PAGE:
Bhutan: Bringing parliament to people - virtually
“This will be an unforgettable moment for us”, said the overwhelmed and excited Gup from Gangzur gewog in Lhuntse as he video conferenced with the Member of Parliament in Thimphu during the launch of the Virtual Zomdu facility at the National Assembly on August 19, 2015.
Supported by the Global Innovation Fund through UNDP Bhutan, hence forth, Virtual Zomdu will commence in 47 community centres across Bhutan.
By the end of the year, all Members of Parliament will have used Virtual Zomdu to connect, at least once, with their constituents.
In Bhutan, the topography of the Himalayas pose a mountain-sized obstacle for the elected members of parliament in engaging with the people they represent. While almost 70 per cent of Bhutan’s population lives in rural areas, many parliamentarians may take over a week to visit the remote areas of their constituencies, due to the mountainous terrain and limited road access.
Take a look at the few photos to understand the difficulties in Bhutan:
Developing Virtual Zomdu
Bhutan is a young democracy where the concept of active democratic citizenship is still new, while the Bhutanese tradition of meeting among residents of villages or communities are referred to as 'Zomdu'. Regular meetings between parliamentarians and constituencies are developed on the basis of these zomdus.
Virtual Zomdu uses the existing infrastructure in the Community Centres which have now been established in 205 locations across Bhutan and fibre optic connections will allow high definition videoconferencing in 136 centres.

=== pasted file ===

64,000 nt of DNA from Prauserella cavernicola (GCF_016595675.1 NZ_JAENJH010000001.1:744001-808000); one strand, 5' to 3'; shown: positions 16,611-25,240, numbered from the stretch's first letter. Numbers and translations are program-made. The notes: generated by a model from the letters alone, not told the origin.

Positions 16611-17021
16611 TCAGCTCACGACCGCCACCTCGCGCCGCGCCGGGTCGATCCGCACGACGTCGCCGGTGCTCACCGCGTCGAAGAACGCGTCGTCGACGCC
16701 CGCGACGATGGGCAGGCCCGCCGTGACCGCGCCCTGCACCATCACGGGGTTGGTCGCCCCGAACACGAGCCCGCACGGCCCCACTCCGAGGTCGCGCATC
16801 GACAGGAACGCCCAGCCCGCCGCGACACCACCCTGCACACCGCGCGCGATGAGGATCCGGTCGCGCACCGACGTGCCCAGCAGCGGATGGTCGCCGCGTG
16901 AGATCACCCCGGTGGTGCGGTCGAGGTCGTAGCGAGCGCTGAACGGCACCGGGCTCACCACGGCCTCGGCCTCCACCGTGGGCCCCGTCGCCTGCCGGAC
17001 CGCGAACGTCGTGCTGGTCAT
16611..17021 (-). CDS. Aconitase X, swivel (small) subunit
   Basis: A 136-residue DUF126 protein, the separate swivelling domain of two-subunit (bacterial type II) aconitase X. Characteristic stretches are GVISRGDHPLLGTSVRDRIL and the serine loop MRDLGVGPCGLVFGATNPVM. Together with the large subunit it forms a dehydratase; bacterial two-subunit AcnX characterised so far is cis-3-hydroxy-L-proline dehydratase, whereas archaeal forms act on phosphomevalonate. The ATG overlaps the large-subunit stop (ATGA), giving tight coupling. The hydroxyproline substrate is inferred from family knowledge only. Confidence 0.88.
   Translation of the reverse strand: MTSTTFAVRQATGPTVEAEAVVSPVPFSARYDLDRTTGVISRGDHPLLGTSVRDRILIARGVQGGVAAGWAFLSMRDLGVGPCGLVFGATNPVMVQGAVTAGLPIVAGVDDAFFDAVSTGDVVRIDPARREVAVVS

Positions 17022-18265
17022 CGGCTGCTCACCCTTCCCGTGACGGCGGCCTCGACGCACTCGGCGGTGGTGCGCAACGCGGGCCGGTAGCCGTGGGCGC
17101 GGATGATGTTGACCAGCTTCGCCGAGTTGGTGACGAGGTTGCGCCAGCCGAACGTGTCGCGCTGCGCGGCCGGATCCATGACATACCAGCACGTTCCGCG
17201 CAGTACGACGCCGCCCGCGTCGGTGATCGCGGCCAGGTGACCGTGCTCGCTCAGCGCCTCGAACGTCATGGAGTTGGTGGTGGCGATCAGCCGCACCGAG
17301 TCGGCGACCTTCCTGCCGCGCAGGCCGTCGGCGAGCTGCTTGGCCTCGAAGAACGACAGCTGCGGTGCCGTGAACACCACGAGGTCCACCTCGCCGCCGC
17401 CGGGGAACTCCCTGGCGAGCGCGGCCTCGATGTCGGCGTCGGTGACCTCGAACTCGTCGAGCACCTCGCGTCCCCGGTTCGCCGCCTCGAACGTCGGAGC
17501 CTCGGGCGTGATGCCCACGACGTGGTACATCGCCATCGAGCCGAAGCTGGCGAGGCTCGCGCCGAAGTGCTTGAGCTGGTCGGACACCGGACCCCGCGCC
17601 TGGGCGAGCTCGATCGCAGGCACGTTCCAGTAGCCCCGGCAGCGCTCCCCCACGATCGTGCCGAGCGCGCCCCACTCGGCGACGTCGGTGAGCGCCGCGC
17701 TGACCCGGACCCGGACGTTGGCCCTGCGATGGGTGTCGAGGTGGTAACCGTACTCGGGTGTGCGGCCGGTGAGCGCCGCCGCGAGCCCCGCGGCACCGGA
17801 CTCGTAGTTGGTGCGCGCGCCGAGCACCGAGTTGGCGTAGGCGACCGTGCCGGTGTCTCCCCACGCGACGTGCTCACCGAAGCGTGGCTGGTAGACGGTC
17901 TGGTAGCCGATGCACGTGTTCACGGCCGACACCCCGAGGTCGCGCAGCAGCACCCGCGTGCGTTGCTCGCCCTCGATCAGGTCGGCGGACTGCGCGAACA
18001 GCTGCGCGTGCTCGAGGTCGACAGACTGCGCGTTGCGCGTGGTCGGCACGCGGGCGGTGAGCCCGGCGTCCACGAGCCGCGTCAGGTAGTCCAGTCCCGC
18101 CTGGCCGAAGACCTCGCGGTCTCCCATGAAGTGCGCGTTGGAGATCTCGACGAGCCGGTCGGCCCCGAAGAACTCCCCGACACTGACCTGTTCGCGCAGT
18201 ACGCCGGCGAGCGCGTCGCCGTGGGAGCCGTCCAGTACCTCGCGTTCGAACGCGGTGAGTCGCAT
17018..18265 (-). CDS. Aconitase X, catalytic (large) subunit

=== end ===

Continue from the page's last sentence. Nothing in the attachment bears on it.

It will carry meetings with videoconferencing facilities, in order to enable citizens across Bhutan to meet with their parliamentarians virtually and frequently. This will provide an opportunity for constituents to find out about the work of their representatives in parliament and share their views and priorities.
The timeline below shows the achievements of the UNDP Bhutan innovation team in the early stages of the project:
The first parliamentarian to test the Virtual Zomdu was the Speaker of the National Assembly, Jigme Zangpo. The advantages for the parliamentarians were obviously shown in terms of the time and costs saved for traveling. The testing also showed an increased engagement from villagers, which was a positive indication that such form of regular communications between the constituents and parliamentarians may contribute to enhanced accountability and transparency of the government. See the below to learn more about the pilot Virtual Zomdu session:
A cross-agency project team is now on the brink of testing the Virtual Zomdu in all 47 constituencies across Bhutan. Eventually, the meetings could be held at all 205 Community Centres (CCs), utilizing a government fiber-optic network, and will be open to everyone regardless of literacy, gender, social status, or whether they have access to the internet.
To ensure sustainability of the project, UNDP Bhutan will also support training for Community Centre staff (like this one), maintaining infrastructure, and developing guidelines for Virtual Zomdu conferences.
Parliamentarians will be therefore connected with their constituencies between twice-yearly constituency visits, and the disconnection between the Parliament and those at risk of being left out will be hopefully prevented. Meanwhile, the Virtual Zomdu is expected particularly to improve women’s participation in political discourse, especially in rural areas.
Page last updated: Jan 30, 2016